Persons who initiated use of cocaine were examined in two subgroups: initiates of crack and initiates of cocaine other than crack. Approximately 9.2 percent of persons who initiated use of crack initiates were dependent on any type of cocaine in the past year, whereas 3.7 percent of persons who initiated use of cocaine other than crack were dependent on any type of cocaine in the past year (Figure 2).

    Nuff said.

  • Thanks for the first comment left on our blog and excuse me for the answer delay, PC problems.

    Making a general speech, I support in part those who say that marijuana gives psychological dependence and so I admit is possible if the subject makes it possible.

    Let me explain better: there are people brought to dependency and people, with a conscious use of marijuana, they are even able to draw benefits without the need to abuse it. The statistic is fun, that’s true. Where is the psychoactive medicine dependence? And alcohol? Alcohol dependence is less dangerous than marijuana dependence?

    I don’t think this. Nobody thinks this, I suppose. Moreover, I believe that should be given more experience and less statistics, if we want to do a service for people, we must be together with people.
    excuse me still for delay.

    Valerio Massimo

  • Pingback: No Extradition for Marc Emery, Michelle Rainey, or Greg Williams « Hempyreumenglish’s Weblog()

  • More people are addicted to prescription drugs then the surveys indicate. They will surpass marijuana use soon enough. The “war on drugs” should start with big pharma.

  • What about tobacco. By far more addictive than any of the drugs listed…..

  • hereafterforever

    Dependence is measured equally in terms of the user’s physical and mental symptoms during the use of the substance and after the substance use is stopped. In comparison to the physical changes and permanent damage to synapses from alcohol, opiate, and stimulant use, marijuana pales in comparison. I believe that this study fails to account for both the concurrent and aftermath conditions that the user experiences for any of the drugs listed.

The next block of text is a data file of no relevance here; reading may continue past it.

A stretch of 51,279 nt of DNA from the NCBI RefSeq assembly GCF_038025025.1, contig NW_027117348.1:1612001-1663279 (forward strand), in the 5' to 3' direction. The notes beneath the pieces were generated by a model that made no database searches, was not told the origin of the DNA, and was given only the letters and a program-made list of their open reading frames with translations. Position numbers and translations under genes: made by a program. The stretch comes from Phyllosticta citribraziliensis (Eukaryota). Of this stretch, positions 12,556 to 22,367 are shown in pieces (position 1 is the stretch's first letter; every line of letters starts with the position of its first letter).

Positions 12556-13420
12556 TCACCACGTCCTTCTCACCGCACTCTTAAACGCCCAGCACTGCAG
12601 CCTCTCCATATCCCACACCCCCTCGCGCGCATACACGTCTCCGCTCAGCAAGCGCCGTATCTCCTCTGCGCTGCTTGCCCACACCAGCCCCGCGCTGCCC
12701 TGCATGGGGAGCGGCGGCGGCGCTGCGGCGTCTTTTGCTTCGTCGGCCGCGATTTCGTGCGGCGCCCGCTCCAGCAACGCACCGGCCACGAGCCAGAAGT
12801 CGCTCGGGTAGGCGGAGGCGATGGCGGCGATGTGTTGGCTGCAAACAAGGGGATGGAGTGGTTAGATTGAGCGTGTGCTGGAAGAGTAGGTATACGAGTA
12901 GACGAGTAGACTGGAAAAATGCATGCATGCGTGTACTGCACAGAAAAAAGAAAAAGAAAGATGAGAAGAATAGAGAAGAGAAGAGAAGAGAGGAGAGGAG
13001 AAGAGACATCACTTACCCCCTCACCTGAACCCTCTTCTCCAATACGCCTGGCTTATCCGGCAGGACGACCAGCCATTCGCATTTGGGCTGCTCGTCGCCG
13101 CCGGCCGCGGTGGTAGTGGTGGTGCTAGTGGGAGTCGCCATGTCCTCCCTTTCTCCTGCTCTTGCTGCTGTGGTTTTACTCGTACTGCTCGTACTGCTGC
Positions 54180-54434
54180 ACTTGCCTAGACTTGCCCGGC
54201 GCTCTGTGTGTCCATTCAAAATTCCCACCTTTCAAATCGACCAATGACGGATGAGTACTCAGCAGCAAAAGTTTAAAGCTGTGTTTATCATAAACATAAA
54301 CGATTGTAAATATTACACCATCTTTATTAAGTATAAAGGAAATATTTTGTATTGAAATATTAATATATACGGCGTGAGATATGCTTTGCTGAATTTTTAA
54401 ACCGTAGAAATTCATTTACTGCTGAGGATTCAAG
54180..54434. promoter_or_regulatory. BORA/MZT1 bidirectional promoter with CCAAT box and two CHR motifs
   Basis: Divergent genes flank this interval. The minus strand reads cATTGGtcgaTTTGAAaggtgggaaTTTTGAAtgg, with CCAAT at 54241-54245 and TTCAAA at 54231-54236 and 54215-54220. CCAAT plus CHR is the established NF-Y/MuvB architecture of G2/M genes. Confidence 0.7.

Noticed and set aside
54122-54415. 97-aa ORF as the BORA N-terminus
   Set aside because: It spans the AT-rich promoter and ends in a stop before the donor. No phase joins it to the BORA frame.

• They can’t take into account the aftermath, or the concurrent conditions. It only counts the number of users and the published numbers look low to me.

  • v

    This article says absolutely nothing because it does not describe, at all, what the criterion for “drug dependence” is.

    In fact, the use of the phrase “in other words” in the following quote implies that anyone who has tried drugs in the last 13-24 months is drug dependent:

    The National Survey on Drug Use and Health (NSDUH) surveyed people who had used a drug for the first time between 13 to 24 months prior, and calls them ‘year-before-last-initiates.’ In other words, it tells us how many of these initiates are currently dependent on the drug (and, of course, this includes alcohol).

  • Statistical precision notwithstanding, I think the interesting point is that a significant number of people are claiming to be marijuana-dependent. That goes against decades of common understanding, but it’s time to admit that, for people who have addictive propensities, pot can be addictive. The commonality of withdrawal symptoms that abstinent potheads describe also argues in favor of the existence of marijuana dependency among a minority of users.

  • Pot certainly can be addictive. I have seen first hand, on many occasions, people becoming very aggressive when they withdraw from its use. This is not the occasional user. This is the type of user that smokes the drug like people smoke regular cigarrettes – all day every day. Believe me, some simply cannot function without it.

  • It’s amazing to pay a visit this website and reading the views of all friends regarding this article, while I am also eager of getting experience.

Robert A. Yourell, MA

Robert A. Yourell, MA, has extensive experience in the mental health and social services dating back to 1975. His training includes Ericksonian communication and hypnosis with John Grinder, Eye Movement Desensitization and Reprocessing with Francine Shapiro, PhD, Body Integrative Psychotherapy with Jack Rosenberg, PhD, and solution-focused psychotherapy. He provides free audio experiences on his site that include bilateral sound and Shimmering.